Creating Functions

This is a discussion on Creating Functions within the C# Programming forums, part of the General Programming Boards category; How do you create a function in C# to use over and over....

  1. #1
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    Creating Functions

    How do you create a function in C# to use over and over.

  2. #2
    Banned nickname_changed's Avatar
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    Long Answer

    In C# there are no functions like in C/C++, because it uses a very pure object oriented approach. Almost everything you do exists within a class (or a struct) that represents an object that has parts (Members, like 'variables') and actions (or Methods, like 'functions').

    An object uses the Methods and Members of its class to interact with another class. A good way to look at it is this:

    I am a Person object, and I have a name and age (my 'Members') and I can do actions such as eat or punch other Person objects (these actions would be my Methods).

    Some example in code:
    Code:
     public class Person
     {
     	 // My 'members'
     	 public string Name;
      	 public int Age;
      
     	 // My 'methods'
     	 public void Punch(Person personToPunch)
     	 {
     		  ... code here...
     	 }
      }
    Beautiful language isn't it?

    Now you could consider the method above as a function (though technically it's not). And this is a very good way of representing 'objects' that can do things to other objects.

    But if I just have a simple function that calculates 2*2 and prints the results, this is how we would have to do it:
    Code:
     public class SimpleMaths
     {
     	 public void Calculate()
     	 {
     		  Console.WriteLine(2*2);
     	 }
     }
      
      public class Program
     {
     	 public static void Main()
     	 {
     		  // Create a new instance of our
       		  // SimpleMaths object
     		  SimpleMaths mySimpleMaths = new SimpleMaths();
     		  // Call the SimpleMaths method
     		  mySimpleMaths.Calculate();
     	 }
     }
    Its not all that usable, first we have to create an instance of our object, then call the method. The real problem is we have to go around creating instances of a class whenever we want to use one of its methods.

    But notice how we used Console.WriteLine() in the above example? Did you know Console is a class? Scandalous! Why can they do it when we can't?

    The answer is in static methods. A static method has the keyword 'static' in front of it, and does not require an instance of the object to be called. Heres how the .NET Frameworks Console class would look (very simply):
    Code:
     public class Console
     {
     	 [....]
     	 // Note the 'static'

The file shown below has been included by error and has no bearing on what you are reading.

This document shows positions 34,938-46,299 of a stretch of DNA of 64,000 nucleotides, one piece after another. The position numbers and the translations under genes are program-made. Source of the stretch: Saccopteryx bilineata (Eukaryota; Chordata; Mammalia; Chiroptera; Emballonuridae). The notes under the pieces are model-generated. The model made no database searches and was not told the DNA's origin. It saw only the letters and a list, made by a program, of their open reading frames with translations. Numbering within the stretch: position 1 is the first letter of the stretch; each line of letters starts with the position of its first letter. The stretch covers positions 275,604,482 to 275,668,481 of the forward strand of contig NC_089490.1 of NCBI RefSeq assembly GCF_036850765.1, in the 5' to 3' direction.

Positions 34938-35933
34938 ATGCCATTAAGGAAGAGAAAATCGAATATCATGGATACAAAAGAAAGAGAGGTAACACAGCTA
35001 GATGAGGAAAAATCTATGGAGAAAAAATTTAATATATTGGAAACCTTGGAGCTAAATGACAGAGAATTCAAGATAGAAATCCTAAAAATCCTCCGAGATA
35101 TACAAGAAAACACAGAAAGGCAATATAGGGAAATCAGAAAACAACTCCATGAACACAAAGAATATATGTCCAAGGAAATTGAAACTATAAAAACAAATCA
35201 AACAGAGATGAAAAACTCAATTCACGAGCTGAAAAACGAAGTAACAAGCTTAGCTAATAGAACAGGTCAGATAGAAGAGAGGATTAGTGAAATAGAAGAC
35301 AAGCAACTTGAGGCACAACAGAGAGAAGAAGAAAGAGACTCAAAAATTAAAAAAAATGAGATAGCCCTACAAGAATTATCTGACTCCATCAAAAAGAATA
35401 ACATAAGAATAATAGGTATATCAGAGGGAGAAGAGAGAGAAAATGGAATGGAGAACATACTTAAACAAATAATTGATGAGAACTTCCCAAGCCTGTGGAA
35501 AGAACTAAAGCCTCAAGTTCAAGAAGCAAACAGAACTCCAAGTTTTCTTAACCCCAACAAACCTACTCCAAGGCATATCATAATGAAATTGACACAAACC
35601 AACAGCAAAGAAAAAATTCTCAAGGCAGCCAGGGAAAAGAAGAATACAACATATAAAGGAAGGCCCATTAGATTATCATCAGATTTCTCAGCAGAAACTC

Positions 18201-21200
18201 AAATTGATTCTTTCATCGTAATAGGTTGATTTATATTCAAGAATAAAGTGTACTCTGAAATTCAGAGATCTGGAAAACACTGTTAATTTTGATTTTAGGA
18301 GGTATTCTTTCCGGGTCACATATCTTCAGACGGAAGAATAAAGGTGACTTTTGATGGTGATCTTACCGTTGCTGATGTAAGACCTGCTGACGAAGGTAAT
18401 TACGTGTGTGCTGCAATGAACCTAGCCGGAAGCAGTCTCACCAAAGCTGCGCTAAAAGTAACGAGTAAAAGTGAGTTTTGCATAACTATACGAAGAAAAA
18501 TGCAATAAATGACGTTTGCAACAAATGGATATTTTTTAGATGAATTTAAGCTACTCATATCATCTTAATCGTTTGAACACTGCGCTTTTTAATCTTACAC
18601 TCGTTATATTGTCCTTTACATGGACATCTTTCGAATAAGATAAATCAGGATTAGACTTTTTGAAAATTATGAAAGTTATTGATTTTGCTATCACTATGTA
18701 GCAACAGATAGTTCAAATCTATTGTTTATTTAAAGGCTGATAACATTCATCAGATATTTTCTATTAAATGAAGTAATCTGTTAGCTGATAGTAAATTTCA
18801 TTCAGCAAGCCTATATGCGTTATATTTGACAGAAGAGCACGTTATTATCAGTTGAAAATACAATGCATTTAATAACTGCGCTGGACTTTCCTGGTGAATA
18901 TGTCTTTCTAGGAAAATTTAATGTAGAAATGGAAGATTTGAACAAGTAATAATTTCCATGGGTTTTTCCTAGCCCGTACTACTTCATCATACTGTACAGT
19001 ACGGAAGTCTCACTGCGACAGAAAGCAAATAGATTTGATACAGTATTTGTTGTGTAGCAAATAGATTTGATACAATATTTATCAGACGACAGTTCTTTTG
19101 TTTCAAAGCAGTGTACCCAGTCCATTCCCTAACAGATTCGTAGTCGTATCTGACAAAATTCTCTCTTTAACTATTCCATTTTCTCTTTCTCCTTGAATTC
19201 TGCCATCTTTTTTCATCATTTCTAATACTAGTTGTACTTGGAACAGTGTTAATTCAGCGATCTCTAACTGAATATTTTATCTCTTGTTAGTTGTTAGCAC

public static void WriteLine(string stuffToWrite)
     	 {
     		  // Do stuff...
     	 }
     	 [....]
     }
    By using static methods you can create what C++ might consider a "global function", a method that is avaliable to any other class. You can also create global variables using static properties:
    Code:
     public class Console
      {
     	 [....]
     	 // Note the 'static'
     	 public static string GlobalVariable;
     	 public string NonGlobalVariable;
     	 [....]
      }
    Often you will have a few "global functions" that you use a lot in your applications. A good way to keep them all together is to create a class called something like "Globals" or "Utilities" to store any common static methods.
    Short Answer

    In summary, everything must exist in a class in C#. And every time you use a property or method, you need an instance of that class, unless the method/property is marked static.
    Hope that answered your question

    I'm thinking about writing a big tutorial about C#, to cover as much as possible (beginner to advanced)...
    Last edited by nickname_changed; 03-02-2005 at 08:16 PM.

  3. #3
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    Lol wow. I guess I am too lazy to read my whole C# book. But I don't belive it covered this, if it did I wouldn't know.

    You still continue to amaze me!

    And your msn you gave me is scary. Well the message it gave me when I tried to IM you is.

    And yes that answered more than 1 question I had!

  4. #4
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    Yeah I'm writing an MSN listener that takes system commands and outputs them through MSN (in C# of course ). Eg., "shell ping localhost" or "list processes" or "dir C:\" and then "send C:\text1.txt" to use MSN's file transfer features. That's why you got that message

  5. #5
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    ahh, well... maybe some day I talk to you? I got a lot of questions that I bet you could answer and wouldn't get mad or close my topic if I answered. Not saying anything illegal but I guess some people don't want me to destroy my computer (I am smarter than that!).

  6. #6
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    Yeah I'm normally on in after work (about 5 hours from now).

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